Thanks for posting Rvmeder. Yes, your interpretations is incorrect. I do believe that i can achieve an ATP. I apprecite your advice. I am sure it will help me in the future. Please feel free to post any more advice that you may have.
If any body else has any advice or ideas, please dont hesistate to post.
Everything RVMeder has said.
Stay focused on your goals and you will be OK. Good luck.
I see no one has mentioned flight simulator here. It is not the 'real thing', but for $39.95 you can get a pretty good virtual education. Save up and get a used CH flight yoke and rudder pedals from eBay. I suggest Flight Simulator 2002 if you have a slower computer - again, used on eBay for $15. Go through the entire flight school programs. Read every manual in FS - no matter how boring they are. Fly the aircraft that come with the product as the features work better than most free downloads. Use the built in log book in FS and record all of your flights. Learn to fly IFR, and practice IFR cross countries. When you really start flying, you will have a great headstart and be able to quickly move through your certifications.
I happen to be fifteen, but I do believeI can help. First, obtain a pilot's manual. I would highly recomend Snderson's (pilot's training program) material. Flying magizine had a good set of books called Flight Breifing for Pilots. I have no idea if theydisscontinued them. I have seen several others (including Rod Mecheods) that don't compare well to the first two I named. Secondly, take an airplane ride before buying a simulator. That in really important in that you will never be satisfied with sitting back on your haunches doing nothing. I would name this first, but it may take you time to get your manuals and the thrill of the flight may very well wear off. I have to stop here and say that what the others have said about standard education is very important! Read your pilot manual(s) every day. It is stupid and illogical to think " oh well, I will learn once I start taking lessons." If you live outside city and/or county limits, try to find an airport further away from the city (but not outside the limits of practal or reasonable driving distance), because the cost will be allot lower out there. If your parents cannot or are not willing to pay for lessons, it is VERY essencal that you work hard in school. The better your grades, the higher chance of an enployer acceptign you at a younger age, and your parents allowing you more responsibility, creditibility and lending you more trust. Flight simulators have their place and are very good teaching you the responces of the airplane to your responces. It will hone your skills flying approches, takeoff drifts, crosswind takeoffs and landings etc. etc. You have to be carefull not to let yourself get into the habit of watching the windshield and not the insturment panel. Also, I wish (very respectfully) to object to the statement "you can purchase the rudder pedals and yoke off eBay." Everyone I've talked to has said those two items are wholey unesssary. I had more to say, but it has since sliped away.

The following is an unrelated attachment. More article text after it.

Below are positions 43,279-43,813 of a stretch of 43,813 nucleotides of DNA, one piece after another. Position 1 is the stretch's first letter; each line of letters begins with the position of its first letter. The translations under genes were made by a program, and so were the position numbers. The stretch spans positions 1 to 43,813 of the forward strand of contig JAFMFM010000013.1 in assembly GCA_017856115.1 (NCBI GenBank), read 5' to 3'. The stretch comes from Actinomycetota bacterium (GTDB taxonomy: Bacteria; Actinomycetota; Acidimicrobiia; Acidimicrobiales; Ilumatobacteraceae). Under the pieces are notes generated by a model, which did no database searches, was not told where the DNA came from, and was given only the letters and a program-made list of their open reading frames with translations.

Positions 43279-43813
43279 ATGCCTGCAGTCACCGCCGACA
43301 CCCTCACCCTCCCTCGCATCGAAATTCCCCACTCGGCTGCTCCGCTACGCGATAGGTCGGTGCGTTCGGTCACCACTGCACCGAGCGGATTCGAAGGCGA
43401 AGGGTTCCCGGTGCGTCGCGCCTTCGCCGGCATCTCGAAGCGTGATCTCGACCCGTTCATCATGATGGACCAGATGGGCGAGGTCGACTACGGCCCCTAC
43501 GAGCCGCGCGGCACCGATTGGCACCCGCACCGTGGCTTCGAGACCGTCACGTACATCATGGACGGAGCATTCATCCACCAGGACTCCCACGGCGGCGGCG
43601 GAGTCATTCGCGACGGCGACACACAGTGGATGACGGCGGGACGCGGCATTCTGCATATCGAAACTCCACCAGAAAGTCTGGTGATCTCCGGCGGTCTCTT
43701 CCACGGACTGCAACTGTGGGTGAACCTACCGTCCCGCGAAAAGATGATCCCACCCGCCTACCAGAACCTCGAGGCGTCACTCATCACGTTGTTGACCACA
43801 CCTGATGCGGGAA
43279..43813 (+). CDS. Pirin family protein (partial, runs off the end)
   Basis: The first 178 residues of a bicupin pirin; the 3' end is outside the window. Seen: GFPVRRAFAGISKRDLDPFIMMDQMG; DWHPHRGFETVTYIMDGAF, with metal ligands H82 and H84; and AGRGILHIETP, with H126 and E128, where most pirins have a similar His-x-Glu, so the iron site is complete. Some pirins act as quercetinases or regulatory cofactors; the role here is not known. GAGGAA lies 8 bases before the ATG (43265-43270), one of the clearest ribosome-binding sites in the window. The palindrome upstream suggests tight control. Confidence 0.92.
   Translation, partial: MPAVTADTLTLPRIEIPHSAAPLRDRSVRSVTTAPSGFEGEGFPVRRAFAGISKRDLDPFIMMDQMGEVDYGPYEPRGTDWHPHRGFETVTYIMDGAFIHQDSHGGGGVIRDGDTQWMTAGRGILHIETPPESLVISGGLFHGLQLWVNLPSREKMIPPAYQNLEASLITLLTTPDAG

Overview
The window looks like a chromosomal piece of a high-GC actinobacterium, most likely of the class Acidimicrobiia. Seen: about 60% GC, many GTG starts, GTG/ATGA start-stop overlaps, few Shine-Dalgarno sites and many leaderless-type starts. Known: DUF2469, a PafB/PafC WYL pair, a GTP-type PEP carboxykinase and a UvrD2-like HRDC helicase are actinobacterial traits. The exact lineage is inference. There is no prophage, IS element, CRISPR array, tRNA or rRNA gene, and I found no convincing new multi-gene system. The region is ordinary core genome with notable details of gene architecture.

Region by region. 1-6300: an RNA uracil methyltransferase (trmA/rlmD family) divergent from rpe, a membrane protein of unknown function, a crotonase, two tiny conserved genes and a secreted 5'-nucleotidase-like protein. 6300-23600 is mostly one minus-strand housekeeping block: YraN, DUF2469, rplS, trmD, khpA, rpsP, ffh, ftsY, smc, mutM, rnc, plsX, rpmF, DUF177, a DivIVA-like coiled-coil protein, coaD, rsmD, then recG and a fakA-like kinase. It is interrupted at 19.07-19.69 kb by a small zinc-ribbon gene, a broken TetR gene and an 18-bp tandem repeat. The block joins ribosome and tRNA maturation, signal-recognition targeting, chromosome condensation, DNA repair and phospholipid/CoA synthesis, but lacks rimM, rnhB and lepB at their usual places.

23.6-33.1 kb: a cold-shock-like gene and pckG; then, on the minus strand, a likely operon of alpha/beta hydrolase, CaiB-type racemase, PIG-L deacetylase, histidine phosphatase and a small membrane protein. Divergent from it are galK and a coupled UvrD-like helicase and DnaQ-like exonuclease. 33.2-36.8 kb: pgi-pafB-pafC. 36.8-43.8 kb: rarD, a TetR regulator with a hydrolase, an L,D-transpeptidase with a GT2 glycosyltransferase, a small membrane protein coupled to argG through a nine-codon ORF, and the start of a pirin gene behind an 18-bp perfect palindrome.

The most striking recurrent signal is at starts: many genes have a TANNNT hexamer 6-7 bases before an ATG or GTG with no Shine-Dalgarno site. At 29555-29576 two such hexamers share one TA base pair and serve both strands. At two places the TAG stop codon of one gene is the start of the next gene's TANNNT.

Make it a habit to check your fuel gauges to ensure the tanks are even.